f(f(f(f(1)))) = f(f(f(2))) = f(f(3)) = f(4) = 1
f(f(f(f(2)))) = f(f(f(3))) = f(f(4)) = f(1) = 2
f(f(f(f(3)))) = f(f(f(4))) = f(f(1)) = f(2) = 3
f(f(f(f(4)))) = f(f(f(1))) = f(f(2)) = f(3) = 4

so we see that f4 is the function:

1-->1
2-->2
3-->3
4-->4

which is the identity function on the set {1,2,3,4}.

so when i write (1 2 3 4)3, what i MEAN is f(3), which is 4.

similarly, when i write (1 3)(2 4)1, what i mean is f2(1) which is f(f(1)) = f(2) = 3.

********

permutations of a set S = {a,b,c....,x} are just "rearrangements of that set". we can identify a permutation (re-arrangement) uniquely with a bijective function on S.

for example, if our set is {a,b,c} we can identify the re-arrangement abc --> cba with the function:

a-->c
b-->b
c-->a

so if we want to call our function f:

f(a) = c
f(b) = b
f(c) = a.

the things we're "re-arranging" don't really matter, all that really matters is how MANY of them there are. so it's customary to use the set {1,2,...,n} where:

1 = "first thing"
2 = "second thing"
etc.

now, the reason i'm going on at length about permutations is this:

an ACTION of a group G on a set S, is really this:

for every g in G, we get a PERMUTATION of S, defined by:

s--->gs

the group of permutations on a set S, forms a group, called Sym(S) (the symmetric group of S), and our action is really a homomorphism from G to Sym(S).

that is for every ELEMENT g of G, we get a MAPPING g_ :S-->S with g_(s) = gs.

this let's us "multiply" set-elements by a group element we set g.s = g_(s) = gs. this multiplication takes a pair (g,s) and spits out an element gs in S.

if S is a FINITE set, with n elements, then Sym(S) is isomorphic to Sn.

and yes, elements of Sn (which are bijective functions on the set {1,2,...,n}) have a natural action on this set,

if the permutation g takes a to b, then we set ga = b.

in naive terms, we use a group G to "shuffle" elements of S. the possible places an element s may wander during this shuffling, is called the ORBIT of s.

now some elements of G may not touch s at all during this shuffling process. these elements are called the stabilizer of s, and it turns out they form a subgroup of G.

an example (again).

using S3, consider the permutation:

1-->3
2-->2
3-->1 this is usually called (1 3).

if we let this group act on {1,2,3} in the natural way, we can ask: what is the stabilizer of 2?

well the identity stabilizes 2 (since it stabilizes EVERYTHING, nothing moves under the identity). and as you can see (1 3) also stabilizes 2 (it only moves 1 & 3, by swapping them).

it turns out that everything else moves 2, so

Stab(2) = {e, (1 3)}.

(Stab(x) is another way that Gx is written).

now the permutation:

1-->2
2-->3
3-->1 ...this is usually written (1 2 3)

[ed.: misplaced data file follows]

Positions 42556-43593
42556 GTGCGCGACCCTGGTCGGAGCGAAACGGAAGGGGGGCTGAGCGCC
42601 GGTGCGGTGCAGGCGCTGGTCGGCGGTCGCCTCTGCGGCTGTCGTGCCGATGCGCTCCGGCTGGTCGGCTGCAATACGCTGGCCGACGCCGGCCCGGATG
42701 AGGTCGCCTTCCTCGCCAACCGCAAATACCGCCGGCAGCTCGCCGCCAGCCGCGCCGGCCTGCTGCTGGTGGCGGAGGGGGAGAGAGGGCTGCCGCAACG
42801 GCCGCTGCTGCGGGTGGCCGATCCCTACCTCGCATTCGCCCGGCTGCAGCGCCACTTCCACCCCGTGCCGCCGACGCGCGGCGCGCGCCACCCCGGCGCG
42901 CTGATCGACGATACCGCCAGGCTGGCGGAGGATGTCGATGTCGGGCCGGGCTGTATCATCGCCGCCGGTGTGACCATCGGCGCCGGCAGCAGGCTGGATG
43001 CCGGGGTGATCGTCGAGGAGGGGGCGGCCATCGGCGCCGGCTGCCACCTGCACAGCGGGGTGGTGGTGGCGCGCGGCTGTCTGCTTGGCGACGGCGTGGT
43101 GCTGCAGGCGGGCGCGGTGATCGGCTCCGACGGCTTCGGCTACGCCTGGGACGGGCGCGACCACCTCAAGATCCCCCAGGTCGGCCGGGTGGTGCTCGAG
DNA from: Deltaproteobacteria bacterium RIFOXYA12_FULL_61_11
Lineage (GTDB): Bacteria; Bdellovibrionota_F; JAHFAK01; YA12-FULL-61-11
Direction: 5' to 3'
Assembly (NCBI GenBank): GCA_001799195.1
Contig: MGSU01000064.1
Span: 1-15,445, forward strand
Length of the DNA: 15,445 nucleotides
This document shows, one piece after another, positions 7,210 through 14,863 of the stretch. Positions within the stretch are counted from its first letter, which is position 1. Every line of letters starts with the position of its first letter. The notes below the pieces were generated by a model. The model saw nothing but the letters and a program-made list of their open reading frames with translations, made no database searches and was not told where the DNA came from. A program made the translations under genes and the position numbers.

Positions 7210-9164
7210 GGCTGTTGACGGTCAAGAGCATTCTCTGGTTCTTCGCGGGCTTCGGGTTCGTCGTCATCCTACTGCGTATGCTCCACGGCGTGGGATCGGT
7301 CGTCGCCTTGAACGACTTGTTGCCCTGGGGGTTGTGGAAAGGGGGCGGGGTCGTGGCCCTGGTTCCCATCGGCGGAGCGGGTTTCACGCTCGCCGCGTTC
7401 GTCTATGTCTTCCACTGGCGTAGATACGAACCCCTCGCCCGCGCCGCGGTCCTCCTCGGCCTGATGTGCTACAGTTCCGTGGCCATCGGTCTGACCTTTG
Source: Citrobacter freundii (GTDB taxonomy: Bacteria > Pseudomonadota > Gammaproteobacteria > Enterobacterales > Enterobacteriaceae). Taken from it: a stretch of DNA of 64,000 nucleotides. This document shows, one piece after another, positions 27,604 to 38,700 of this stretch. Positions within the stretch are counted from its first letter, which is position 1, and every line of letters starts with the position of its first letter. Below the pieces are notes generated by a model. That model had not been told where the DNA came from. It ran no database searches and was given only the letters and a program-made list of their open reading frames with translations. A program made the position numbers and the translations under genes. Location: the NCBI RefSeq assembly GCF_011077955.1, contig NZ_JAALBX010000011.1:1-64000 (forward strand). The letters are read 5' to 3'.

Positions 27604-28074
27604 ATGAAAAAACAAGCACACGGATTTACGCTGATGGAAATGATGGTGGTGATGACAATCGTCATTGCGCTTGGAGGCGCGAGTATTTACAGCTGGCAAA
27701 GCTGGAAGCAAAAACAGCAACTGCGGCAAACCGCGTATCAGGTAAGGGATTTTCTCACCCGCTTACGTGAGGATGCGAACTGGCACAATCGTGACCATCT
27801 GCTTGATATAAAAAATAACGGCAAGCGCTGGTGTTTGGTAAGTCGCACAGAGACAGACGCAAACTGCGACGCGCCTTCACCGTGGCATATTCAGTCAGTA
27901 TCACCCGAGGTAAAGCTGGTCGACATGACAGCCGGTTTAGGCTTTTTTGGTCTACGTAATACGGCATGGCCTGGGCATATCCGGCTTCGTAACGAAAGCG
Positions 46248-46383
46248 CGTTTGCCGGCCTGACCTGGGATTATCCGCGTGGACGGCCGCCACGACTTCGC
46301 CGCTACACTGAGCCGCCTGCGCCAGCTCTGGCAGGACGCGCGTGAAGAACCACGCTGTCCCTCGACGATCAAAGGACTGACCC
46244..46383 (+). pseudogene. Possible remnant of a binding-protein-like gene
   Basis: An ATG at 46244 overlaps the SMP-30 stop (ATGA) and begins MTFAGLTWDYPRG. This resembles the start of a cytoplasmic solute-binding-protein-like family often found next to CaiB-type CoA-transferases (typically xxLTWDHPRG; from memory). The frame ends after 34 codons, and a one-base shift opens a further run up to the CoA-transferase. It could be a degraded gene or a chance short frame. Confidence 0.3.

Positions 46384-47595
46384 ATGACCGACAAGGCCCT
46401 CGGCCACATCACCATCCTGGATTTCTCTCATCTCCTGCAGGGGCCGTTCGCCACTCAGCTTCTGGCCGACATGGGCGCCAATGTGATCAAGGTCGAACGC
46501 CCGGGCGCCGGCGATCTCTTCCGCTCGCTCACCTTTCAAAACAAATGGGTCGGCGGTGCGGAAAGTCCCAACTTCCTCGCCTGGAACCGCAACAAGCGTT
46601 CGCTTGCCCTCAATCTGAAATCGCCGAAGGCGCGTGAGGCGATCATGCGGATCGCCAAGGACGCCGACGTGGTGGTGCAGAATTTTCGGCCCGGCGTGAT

takes 2 to 3. so (1 2 3) is not in the stabilizer of 2, and also it shows that 3 is in the orbit (under S3's action) of 2.

and the permutation:

1-->1
2-->1
3-->3 ...this is written (1 2)

takes 2 to 1, so it's not in the stabilizer of 2, and it shows 1 is in the orbit of 2.

so the orbit of 2 is {1,2,3} which is our entire set.

so from what we JUST proved (from your original post), there had better be just 3 cosets of Stab(2).

the theorem we are talking about is called "the orbit-stabilizer theorem" and it says:

"the size of an orbit of an element s, is equal to the index of the stabilizer of s"

(the index of a subgroup is the number of cosets there are).

for a finite group G, the index of H in G, [G:H] is equal to |G|/|H|.

so the orbit stabilizer theorem (for a finite group) can be written:

[G:Gs] = |Os|, or, if we like:

|G| = |Os|*|Gs|.

in our example for G = S3, S = {1,2,3} and s = 2, this becomes:

6 = |S3| = |{1,2,3}|*|Stab(2)| = 3*2.

********

just for completeness' sake, let's compute the left cosets of H = Stab(2) = {e, (1 3)}. they are:

H = {e, (1 3)}
(1 2 3)H = {(1 2 3)e, (1 2 3)(1 3)} = {(1 2 3), (2 3)}

here is how we compute (1 2 3)(1 3). first we take the function (1 3):

1-->3
2-->2
3-->1

next we apply the function (1 2 3):

1-->3-->1
1-->2-->3
3-->1-->2, we see the result is:

1-->1
2-->3
3-->2, which is (2 3) (2 and 3 swap places).

and our last coset:

(1 3 2)H = {(1 3 2), (1 2)}

what is the bijection between these cosets and the orbit of 2?

H<--->2 (these elements of S3 send 2-->2)
(1 2 3)H <---> 3 (these elements of S3 send 2-->3)
(1 3 2)H <---> 1 (these elements of S3 send 2-->1)

everything works out just as the theory says it should.

5. ## Re: function from quotient group to orbit, well defines, 1-1, onto

This has been very helpful. Thanks so much for taking the time to explain this to me.